In the 1950s think tanks existed in the form of rigid networks modeled on Soviet research and inextricably linked to specific ministries. Thirty years later, the need to keep pace with the rapid rise of China has facilitated the emergence of a “new generation.” The Chinese establishment started to need advice and options less empirical and ideological, more innovative and in step with the growing global trends.
But if on the one hand the recognition of a certain autonomy was essential to ensure genuinely innovative products, on the other hand the leadership did not hide its opposition to creating overly independent institutions with the risk of losing control of them.
“The major think tank was born and grew up, in many cases, as emanations of informal groups of opinion centered on an important leader and formed by a number of intellectuals linked to him, reflecting a strong dose of customization of the structure,” wrote Giulio Einaudi in his book China in the 21st Century [Cina, ventunesimo secolo].
After the 1989 crackdown at Tiananmen Square, existing networks were disbanded and silenced to be replaced, once the crisis was over, by a “third generation” less tied to ministerial structures and dynamics of patronage.
Beijing felt the need to strengthen key areas such as economic policy and international finance. Meanwhile interest groups linked to the business world, began to perceive greater economic and sociopolitical pluralism as a chance to influence public opinion and official policy.
Li Wei, the Minister for the Development Research Center of China’s state council, its top governing body, said in a report that think tanks lag behind because “there is no institutional guarantee for think tanks as an important part of China’s soft power; second, their influence on national policy is unstable; third, because most Chinese think tanks are fully or partially government-funded, they find it difficult to do independent policy research; fourth, they need to improve research quality in view of their insufficient role in strategic planning and studies, and they need a better connection between research results and policy-making for social benefits; and, finally, there are many institutional obstacles in the way of Chinese think tank development, such as training suitable people, funding, and reasonable salaries.”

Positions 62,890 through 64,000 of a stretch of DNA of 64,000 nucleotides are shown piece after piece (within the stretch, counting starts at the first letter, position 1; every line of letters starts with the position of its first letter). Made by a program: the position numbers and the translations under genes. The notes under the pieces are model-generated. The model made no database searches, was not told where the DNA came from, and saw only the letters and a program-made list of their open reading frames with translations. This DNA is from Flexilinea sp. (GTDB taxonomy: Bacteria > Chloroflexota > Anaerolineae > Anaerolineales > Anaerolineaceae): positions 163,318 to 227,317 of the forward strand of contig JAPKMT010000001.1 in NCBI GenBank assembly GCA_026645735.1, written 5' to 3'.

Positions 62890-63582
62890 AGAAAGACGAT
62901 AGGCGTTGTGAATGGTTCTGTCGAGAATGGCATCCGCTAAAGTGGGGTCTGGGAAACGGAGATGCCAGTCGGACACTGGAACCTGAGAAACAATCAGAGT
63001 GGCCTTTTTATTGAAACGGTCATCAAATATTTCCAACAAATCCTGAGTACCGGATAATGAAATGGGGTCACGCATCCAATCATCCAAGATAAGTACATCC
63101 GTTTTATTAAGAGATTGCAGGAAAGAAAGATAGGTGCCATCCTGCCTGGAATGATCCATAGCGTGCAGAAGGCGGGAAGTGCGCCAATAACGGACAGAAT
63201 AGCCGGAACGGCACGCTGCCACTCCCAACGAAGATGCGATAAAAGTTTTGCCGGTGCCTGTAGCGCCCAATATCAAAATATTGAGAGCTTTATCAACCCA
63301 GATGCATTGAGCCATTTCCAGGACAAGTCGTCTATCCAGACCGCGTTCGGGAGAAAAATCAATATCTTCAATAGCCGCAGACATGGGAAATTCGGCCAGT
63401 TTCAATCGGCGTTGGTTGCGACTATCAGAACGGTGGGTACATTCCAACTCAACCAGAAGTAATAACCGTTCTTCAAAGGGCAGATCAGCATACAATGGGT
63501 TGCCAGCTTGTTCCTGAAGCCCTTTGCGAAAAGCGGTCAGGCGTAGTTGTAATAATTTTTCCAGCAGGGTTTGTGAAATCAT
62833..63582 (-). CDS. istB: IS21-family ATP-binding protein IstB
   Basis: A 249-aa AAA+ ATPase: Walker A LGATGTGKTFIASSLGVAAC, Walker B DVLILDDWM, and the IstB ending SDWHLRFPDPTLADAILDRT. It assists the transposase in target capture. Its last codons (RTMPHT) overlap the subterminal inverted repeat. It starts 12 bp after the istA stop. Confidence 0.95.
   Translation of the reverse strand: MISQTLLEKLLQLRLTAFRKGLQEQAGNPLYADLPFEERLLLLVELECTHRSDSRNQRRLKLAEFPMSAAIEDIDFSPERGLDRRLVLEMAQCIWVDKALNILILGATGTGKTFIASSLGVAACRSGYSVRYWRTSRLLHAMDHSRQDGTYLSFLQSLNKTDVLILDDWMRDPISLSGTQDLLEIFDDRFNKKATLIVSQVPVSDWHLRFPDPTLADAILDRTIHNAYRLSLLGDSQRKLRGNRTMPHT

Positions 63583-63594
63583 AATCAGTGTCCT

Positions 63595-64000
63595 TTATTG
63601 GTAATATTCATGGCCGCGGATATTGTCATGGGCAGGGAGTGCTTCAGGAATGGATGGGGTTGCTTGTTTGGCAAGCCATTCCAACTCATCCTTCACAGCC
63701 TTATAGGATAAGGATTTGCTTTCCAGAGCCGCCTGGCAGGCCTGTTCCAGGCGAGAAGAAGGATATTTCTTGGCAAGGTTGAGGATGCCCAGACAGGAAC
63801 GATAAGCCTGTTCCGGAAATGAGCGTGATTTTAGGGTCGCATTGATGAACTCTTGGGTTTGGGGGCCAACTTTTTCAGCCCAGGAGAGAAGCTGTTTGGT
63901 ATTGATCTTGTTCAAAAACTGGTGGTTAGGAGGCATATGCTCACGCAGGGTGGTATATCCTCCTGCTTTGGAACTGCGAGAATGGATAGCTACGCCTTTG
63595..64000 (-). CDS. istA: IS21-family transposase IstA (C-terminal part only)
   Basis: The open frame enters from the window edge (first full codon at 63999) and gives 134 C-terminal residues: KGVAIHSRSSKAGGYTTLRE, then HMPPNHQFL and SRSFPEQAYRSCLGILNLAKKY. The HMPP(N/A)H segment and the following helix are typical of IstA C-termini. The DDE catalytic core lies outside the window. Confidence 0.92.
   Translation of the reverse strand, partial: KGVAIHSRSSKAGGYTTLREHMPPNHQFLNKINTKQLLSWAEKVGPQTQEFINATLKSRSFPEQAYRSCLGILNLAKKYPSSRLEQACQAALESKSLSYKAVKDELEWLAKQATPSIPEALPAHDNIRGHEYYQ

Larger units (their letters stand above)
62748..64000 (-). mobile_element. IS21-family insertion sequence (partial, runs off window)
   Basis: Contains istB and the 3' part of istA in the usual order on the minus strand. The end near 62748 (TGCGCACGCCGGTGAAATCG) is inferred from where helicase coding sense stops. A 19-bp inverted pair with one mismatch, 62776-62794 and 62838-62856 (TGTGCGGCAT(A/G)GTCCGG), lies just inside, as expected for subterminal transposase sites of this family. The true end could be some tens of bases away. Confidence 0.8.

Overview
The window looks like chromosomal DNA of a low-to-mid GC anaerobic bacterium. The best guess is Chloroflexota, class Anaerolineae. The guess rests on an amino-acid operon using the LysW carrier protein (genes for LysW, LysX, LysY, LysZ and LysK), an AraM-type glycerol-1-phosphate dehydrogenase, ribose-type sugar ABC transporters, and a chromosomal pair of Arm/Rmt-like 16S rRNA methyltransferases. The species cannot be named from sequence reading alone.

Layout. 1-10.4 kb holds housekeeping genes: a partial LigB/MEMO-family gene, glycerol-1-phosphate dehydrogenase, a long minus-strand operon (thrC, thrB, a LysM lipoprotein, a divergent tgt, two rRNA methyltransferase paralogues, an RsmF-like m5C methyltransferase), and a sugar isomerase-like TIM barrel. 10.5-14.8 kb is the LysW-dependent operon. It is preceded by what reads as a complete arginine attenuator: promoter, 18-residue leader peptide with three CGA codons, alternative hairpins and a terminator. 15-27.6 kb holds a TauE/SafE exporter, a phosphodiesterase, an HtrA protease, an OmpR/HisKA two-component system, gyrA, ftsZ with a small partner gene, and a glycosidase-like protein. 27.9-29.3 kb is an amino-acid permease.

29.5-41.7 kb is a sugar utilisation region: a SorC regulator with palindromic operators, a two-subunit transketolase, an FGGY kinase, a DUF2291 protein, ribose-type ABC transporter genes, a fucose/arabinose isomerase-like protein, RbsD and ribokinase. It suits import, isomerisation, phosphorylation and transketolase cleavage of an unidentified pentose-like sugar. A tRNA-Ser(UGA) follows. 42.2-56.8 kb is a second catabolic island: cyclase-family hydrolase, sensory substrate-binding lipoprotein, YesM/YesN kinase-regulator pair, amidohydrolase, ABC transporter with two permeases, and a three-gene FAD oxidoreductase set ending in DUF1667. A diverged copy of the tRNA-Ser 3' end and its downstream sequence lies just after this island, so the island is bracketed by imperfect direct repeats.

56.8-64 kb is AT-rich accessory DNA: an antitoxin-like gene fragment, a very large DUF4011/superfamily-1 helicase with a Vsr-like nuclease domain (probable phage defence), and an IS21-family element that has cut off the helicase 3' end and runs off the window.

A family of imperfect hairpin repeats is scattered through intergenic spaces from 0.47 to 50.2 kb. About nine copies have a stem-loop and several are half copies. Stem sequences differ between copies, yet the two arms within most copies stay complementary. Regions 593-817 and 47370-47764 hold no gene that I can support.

Hence the need to create a new kind of institution to improve communication between the PRC and the rest of the world. The standoff between the two largest economies crossed into the cultural sphere five years ago, when China began to consider shaking off its reputation as the world’s factory by exporting values and entertainment with Chinese characteristics.
It seems that Beijing now feels the need to stimulate the metamorphosis by promoting an upgrade of its institutions in the hope of making them competitive even by American standards. Given the emphasis placed by Xi on a “great rejuvenation of the Chinese nation” on the global stage, experts expect a lift in research spending in a distinctly nationalist direction.
In the meantime, according to a Hoover Institution study, China should start benefiting from the return of young people trained abroad (the so-called hai gui) who “find think tanks to be ideal institutional springboards from which to reintegrate into the Chinese political establishment and play a role in shaping the public discourse.”
Their experience away from home — in most cases in the United States – is all China thinks it needs to make its soft power more attractive to foreign audiences. It is still unclear, however, how modernization can be reconciled with the party’s authoritarian predilections, especially considering the recent crackdown on academic freedom.
Alessandra Colarizi is an Italian freelance journalist working in China. She can be reached at email@example.com